Emilie Dressaire
Assistant Professor

Emilie Dressaire received her undergraduate degree in Physics and Chemical Engineering from ESPCI (France) and her master degree in Biophysics from the University of Paris. She graduated with a Ph.D. in Mechanical Engineering at Harvard University in 2009. During her graduate studies, she worked on shaping fluid-fluid interfaces through capillary, elastic, and gravitational effects. She went on to become a postdoctoral research fellow at McGill University (Canada). After being a faculty member at NYU Tandon School of Engineering and a Research Scientist at CNRS (France), she joined the Mechanical Engineering Department at UCSB.

Brian Dincau
PhD student (co-advised with Alban Sauret)

Brian received his undergraduate degree in Mechanical Engineering from the University of California Davis with a minor in Technology Management, and his Master's degree in Mechanical Engineering from Washington State University Vancouver. He has research experience with biosensors, droplet generation, and particle separation -- all using microfluidics as the experimental platform. Currently, he combines microfluidics with a unique method of on-demand particle fabrication to investigate the mechanics of clogging. He hopes that the information gained can shed light on a broad range of challenges, such as blockages caused by sickle cell anemia or the clogging of irrigation and other water transport systems.

Sri Savya Tanikella
PhD student

Savya is a first year PhD student in Mechanical Engineering. She obtained her undergraduate degree in Chemical Engineering from Indian Institute of Technology, Gandhinagar. Her undergraduate research was in fields ranging from combustion to fuel cells to Low Reynolds number flows, with the common thread being fluid mechanics. At UCSB, she works on fluid-structure interactions.

Savya was born and raised in a south-eastern coastal city in India. In her free time, you can find her at the beach or in her room dancing with a hula-hoop. She also enjoys cooking but her food is practically inedible.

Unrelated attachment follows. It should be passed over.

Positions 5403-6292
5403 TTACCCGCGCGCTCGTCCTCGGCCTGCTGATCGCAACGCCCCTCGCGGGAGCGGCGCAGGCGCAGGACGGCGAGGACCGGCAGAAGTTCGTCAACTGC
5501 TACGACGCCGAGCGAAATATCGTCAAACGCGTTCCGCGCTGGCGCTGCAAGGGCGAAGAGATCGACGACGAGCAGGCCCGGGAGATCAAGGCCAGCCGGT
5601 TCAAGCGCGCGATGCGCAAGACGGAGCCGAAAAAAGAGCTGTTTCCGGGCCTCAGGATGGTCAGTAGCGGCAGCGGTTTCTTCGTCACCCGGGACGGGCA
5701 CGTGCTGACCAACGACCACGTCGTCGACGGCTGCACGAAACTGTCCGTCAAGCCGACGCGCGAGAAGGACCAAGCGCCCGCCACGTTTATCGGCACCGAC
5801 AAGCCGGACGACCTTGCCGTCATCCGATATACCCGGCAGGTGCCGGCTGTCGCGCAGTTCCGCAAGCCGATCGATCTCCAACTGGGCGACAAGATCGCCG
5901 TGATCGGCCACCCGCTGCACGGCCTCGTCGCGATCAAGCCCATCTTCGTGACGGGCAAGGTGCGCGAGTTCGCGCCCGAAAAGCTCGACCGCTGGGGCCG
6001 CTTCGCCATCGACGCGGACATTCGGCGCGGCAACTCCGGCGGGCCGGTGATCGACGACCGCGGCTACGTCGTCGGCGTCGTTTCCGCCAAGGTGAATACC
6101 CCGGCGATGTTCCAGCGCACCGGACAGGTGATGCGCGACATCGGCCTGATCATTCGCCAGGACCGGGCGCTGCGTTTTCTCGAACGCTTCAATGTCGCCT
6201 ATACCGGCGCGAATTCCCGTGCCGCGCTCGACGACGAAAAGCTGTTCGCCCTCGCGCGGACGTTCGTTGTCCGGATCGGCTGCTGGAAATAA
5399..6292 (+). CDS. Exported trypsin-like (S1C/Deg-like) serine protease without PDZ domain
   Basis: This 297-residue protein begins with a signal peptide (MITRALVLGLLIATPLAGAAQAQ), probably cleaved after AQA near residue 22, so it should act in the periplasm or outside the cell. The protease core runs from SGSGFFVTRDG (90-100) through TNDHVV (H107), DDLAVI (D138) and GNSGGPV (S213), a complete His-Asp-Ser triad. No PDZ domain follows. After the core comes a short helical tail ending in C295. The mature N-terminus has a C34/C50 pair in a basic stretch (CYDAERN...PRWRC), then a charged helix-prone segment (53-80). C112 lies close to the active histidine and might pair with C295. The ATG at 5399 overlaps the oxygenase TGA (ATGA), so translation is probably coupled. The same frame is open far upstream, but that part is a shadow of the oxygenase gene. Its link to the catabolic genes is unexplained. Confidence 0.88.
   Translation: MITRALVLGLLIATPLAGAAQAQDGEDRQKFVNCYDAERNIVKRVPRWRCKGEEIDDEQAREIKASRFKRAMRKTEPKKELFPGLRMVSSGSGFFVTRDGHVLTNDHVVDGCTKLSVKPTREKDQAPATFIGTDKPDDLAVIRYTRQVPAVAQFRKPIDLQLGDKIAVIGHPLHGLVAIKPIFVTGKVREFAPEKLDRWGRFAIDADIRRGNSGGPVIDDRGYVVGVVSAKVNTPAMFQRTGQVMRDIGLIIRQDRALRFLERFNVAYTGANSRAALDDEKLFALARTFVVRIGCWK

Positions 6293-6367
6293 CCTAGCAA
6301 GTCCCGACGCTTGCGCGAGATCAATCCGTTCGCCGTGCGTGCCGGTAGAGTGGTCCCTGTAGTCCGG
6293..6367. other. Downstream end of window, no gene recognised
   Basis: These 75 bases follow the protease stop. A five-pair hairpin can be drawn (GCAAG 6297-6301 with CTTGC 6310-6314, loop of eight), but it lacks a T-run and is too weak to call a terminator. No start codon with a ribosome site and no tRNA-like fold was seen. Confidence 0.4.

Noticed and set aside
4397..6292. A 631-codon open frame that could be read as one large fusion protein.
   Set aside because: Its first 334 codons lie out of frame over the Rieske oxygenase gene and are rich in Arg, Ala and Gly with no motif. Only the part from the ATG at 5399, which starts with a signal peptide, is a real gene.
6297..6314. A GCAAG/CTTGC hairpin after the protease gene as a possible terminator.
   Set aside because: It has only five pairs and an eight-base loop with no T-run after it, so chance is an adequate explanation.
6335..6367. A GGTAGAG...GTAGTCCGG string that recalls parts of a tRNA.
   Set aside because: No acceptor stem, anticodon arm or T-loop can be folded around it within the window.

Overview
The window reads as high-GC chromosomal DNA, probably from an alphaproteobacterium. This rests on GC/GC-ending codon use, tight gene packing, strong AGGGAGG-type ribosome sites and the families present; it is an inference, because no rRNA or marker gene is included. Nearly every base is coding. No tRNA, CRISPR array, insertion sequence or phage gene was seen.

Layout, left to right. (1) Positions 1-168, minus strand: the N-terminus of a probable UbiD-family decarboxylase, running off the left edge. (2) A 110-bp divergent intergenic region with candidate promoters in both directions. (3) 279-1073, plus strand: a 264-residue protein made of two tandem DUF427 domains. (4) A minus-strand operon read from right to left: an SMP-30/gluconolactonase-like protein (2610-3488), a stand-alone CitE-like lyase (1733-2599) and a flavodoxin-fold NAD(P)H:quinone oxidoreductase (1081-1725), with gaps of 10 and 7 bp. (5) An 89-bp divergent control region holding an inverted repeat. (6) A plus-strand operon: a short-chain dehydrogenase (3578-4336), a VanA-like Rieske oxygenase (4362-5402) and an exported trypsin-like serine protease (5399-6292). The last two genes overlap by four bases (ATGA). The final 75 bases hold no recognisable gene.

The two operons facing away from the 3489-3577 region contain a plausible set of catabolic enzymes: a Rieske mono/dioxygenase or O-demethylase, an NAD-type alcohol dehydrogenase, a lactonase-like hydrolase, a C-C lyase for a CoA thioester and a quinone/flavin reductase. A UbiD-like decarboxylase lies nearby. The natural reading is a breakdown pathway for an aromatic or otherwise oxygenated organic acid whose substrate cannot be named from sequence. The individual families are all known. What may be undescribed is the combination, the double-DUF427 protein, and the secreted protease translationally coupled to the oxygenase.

Sara Gonzalez
PhD student

Sara Gonzalez is a first-year graduate student in Mechanical Engineering. She received her undergraduate degree in Mechanical Engineering from the Massachusetts Institute of Technology. Her undergraduate course in micro and nanoscale engineering sparked her interest in microfluidics, which Sara is excited to pursue at UCSB. In her free time, Sara enjoys reading. She is currently making her way down the list of top fantasy series.

Drew Hallman-Osinski
Undergraduate Research Assistant

Drew Hallman-Osinski is a mechanical engineering undergrad graduating in June 2020. He was born in Napa, California, and lived there his whole life until moving to UCSB for education. He spends his time with his friends and family, and some of his favorite pass times are Super Smash Bros, working out at the gym or going on runs, and watching football and movies.

Haolin He
Undergraduate Research Assistant

Haolin He is a third-year undergraduate student in mechanical engineering and physics (minor). His interests include experimental optimization of porous structures to improve the hydrodynamic efficiency in weaving plates and 3D-printing. Haolin was born in Guangzhou, China and resides in the Bay area now. He likes to travel, a lot, and photograph nature. His goal is to travel to Mars as a theoretical astronaut and use the forty-one extra minutes every day to procrastinate more.

Nathan Jones
Undergraduate Research Assistant

Nathan Jones is a third-year undergraduate student in Mechanical Engineering. His interests include microfluidics, flow physics of living systems, and fluid-structure interaction. His current research focuses on understanding and modeling the fluid-structure interactions of cilia. Nathan was born and raised in San Diego, CA. Outside of lab, he is constantly searching for new and obscure hobbies to fall in the rabbit hole of, some of which include cross stitching, indoor rock climbing, learning morse code, and CADding random household objects. After undergrad, he plans to pursue a PhD in Mechanical Engineering and eventually become a university professor.

Luming Cao
High-school intern

Luming Cao is a high school senior from Laguna Blanca School. Her interests include math and physics, and she wants to pursue mechanical engineering for her undergraduate studies. She is currently working with Nathan to build a system that simulates cilia, aiming to better understand how they facilitate transport. 

She grew up in Hangzhou, China before moving to the beautiful Santa Barbara. In her free time, she likes to play tennis and play the piano. She also loves volunteering at the local cat shelter to spend time with cats